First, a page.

SAUNTON, ENGLAND (August 11, 2006) -- Simson had a five-shot winning margin over two more Americans, John Baldwin, the 2002 champion, and Rick Woulfe, with Irishman Maurice Kelly, the leading European, in fourth place after a closing 73, the best round of the day.
“This is a wonderful thing for me,” said Simson. “I feel very fortunate to have won this at the first attempt and it hasn’t really sunk in yet. But it opens many doors for me. It gets me exemption into many USGA events and also into next year’s British Seniors Open. That will probably cost me £5,000 but it will be worth it.”
Simson, 55, from North Carolina, began another windy day with a five-shot lead which was never really threatened although Woulfe gave a hint that he might be a contender when he opened with two birdies. But he couldn’t make further inroads and in the end had to settle for a share of second spot.
“That was a great start but then I ran into a whole lot of three putts,” he said. “But this week I have struck the ball as well as I have in a long time and I hope I can take it home with me.”
With no one else closing in on Simson there was never a chance that he wouldn’t be crowned champion although he was not completely happy with his game. “This was the toughest wind we’ve had all week,” he added. “I wasn’t happy with my putting because it was tough to get comfortable over the ball and I couldn‘t get the right pace.
“It was very frustrating but I suppose everyone else was experiencing the same thing. I had three three-putts which is unusual for me and only one birdie. But now I can relax. I’m off to Scotland for some salmon fishing and then we are coming back to England to play some more golf before heading home in a couple of weeks.”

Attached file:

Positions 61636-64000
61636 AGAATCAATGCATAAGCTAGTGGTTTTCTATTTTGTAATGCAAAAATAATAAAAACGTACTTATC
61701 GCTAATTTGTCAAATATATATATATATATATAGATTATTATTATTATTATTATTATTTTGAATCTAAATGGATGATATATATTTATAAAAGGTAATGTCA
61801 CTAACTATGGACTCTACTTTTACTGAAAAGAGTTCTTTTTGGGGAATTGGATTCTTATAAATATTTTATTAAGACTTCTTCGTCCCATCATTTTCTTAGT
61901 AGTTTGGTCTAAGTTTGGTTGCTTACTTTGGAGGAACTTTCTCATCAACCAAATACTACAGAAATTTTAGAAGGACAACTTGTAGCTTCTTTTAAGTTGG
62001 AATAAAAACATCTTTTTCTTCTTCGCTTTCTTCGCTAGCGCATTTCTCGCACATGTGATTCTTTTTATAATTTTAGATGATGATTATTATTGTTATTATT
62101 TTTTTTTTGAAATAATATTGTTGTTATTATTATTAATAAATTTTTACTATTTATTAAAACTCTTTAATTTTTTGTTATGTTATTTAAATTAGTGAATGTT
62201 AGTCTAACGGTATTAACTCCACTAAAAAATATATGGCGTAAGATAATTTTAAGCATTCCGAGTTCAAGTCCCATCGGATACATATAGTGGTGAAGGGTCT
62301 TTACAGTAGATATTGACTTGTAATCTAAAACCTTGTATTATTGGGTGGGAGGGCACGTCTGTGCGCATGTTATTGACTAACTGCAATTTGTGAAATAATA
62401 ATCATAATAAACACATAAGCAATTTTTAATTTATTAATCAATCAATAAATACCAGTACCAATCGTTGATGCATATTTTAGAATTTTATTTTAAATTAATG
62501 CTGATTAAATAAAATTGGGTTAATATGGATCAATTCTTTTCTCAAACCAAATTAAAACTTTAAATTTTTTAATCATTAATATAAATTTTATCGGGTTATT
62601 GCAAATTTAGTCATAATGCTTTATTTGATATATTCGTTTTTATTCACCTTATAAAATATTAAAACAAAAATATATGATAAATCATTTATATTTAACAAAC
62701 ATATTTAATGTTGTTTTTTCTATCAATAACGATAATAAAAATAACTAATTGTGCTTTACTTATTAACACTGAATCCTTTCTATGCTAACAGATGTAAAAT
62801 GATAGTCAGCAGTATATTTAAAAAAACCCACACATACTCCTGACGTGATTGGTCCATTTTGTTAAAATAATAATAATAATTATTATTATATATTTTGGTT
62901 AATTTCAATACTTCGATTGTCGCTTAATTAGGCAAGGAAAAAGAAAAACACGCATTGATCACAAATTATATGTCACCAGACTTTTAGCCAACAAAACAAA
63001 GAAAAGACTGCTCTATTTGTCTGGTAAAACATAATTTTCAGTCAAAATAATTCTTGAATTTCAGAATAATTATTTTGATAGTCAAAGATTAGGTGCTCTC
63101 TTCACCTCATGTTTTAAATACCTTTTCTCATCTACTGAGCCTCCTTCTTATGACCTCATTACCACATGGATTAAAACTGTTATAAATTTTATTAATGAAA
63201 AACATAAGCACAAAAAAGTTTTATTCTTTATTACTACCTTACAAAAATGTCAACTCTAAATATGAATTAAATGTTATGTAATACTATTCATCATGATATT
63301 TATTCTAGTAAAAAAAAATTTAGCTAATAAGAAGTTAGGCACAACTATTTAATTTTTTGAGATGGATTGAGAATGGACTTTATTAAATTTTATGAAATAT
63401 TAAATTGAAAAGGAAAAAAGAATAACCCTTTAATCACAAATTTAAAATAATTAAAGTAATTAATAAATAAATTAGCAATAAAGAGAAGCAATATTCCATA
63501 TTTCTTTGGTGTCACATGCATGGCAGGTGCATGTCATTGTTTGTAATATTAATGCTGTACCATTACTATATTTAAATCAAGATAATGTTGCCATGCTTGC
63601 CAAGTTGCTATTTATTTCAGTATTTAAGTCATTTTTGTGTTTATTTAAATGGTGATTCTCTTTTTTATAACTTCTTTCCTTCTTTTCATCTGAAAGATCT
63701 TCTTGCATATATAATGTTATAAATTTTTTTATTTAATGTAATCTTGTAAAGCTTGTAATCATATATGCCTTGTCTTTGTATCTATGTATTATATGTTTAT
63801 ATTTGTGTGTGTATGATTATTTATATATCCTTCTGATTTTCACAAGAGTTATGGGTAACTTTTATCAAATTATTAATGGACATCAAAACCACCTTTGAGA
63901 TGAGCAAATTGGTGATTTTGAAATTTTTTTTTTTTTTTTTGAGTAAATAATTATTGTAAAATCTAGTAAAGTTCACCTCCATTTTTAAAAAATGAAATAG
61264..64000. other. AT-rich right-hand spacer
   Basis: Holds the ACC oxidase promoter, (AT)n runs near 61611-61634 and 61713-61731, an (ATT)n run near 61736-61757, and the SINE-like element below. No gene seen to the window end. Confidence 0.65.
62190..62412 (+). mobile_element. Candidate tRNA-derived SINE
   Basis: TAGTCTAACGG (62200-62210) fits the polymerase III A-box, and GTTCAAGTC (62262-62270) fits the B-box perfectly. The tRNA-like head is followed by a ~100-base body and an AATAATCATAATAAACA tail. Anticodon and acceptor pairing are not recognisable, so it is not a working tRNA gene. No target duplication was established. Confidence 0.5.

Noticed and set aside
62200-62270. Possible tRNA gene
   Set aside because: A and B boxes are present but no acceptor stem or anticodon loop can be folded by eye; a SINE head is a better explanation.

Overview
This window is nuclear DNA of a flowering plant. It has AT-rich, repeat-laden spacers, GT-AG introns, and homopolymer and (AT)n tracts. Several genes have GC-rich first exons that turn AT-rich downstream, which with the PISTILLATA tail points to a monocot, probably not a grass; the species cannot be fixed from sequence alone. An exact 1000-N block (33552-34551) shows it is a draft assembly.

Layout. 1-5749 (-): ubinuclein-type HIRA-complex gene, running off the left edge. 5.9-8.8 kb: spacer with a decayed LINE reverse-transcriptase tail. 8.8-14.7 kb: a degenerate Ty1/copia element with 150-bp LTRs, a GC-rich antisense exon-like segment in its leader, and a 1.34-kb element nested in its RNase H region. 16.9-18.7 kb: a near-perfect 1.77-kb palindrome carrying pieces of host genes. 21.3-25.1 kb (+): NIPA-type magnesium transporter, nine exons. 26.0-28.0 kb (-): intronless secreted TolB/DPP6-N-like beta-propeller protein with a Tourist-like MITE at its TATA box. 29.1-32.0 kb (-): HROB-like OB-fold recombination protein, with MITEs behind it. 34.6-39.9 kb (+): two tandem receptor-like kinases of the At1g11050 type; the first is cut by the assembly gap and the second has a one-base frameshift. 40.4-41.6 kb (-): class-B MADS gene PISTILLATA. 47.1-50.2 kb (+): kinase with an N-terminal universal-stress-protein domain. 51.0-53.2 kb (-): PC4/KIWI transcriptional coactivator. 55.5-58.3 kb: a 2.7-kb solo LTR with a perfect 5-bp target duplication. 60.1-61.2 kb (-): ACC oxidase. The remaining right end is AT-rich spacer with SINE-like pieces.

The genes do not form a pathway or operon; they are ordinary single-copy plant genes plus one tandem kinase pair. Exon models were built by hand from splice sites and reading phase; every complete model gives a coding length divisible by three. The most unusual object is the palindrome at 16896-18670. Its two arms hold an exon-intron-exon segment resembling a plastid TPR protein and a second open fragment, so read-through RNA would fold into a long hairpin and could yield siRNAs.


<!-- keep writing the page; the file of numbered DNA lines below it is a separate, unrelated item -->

With his record of 14 senior victories in his home state and play in 38 consecutive USGA tournaments, he was probably the pre-championship favourite. He certainly maintains the American grip on the event.
David Lane, who partnered Simson and carried the main British hopes, also found trouble on the greens. “That was hard work,” he said after signing for an 82. “Paul played very steady but the greens are so tricky. You must allow for the wind even when you are putting. I three-putted three times and found it very difficult.”
Kelly, 56, the General Manager at the Killeen club near Dublin, capped a fine week with his two-birdie 73 in only his second British Seniors. “That is as good a round as I have ever played,” he said. “It wasn’t easy but I enjoyed the week immensely.”
Roy Smethurst, the 2003 champion who underwent surgery only a few weeks ago, finished alongside Lane on 234 after a commendable 78. “I just fritted away a few shots but I’m happy to be back playing again,” he said.
For complete results, click on the tournament link above.
ABOUT THE British Senior Amateur
The British Amateur, called the "Seniors
Amateur Championship" in the United Kingdom,
was launched by The R&A in 1969 to help select
a Great Britain & Ireland side to play in the
World Senior Amateur Team Championship.
Though the British Amateur, played for the first
time at Formby, was an instant success, the
team event did not survive beyond 1969. Charlie
Green has been the most successful player in
the history of the event, winning six times in
seven years beginning in 1988. Like the U.S.
Senior Amateur, players must be over the age of
55 to play. Notable courses played over the
years include Royal County Down, Royal
Portrush, Royal Aberdeen, and Walton Heath.
View Complete Tournament Information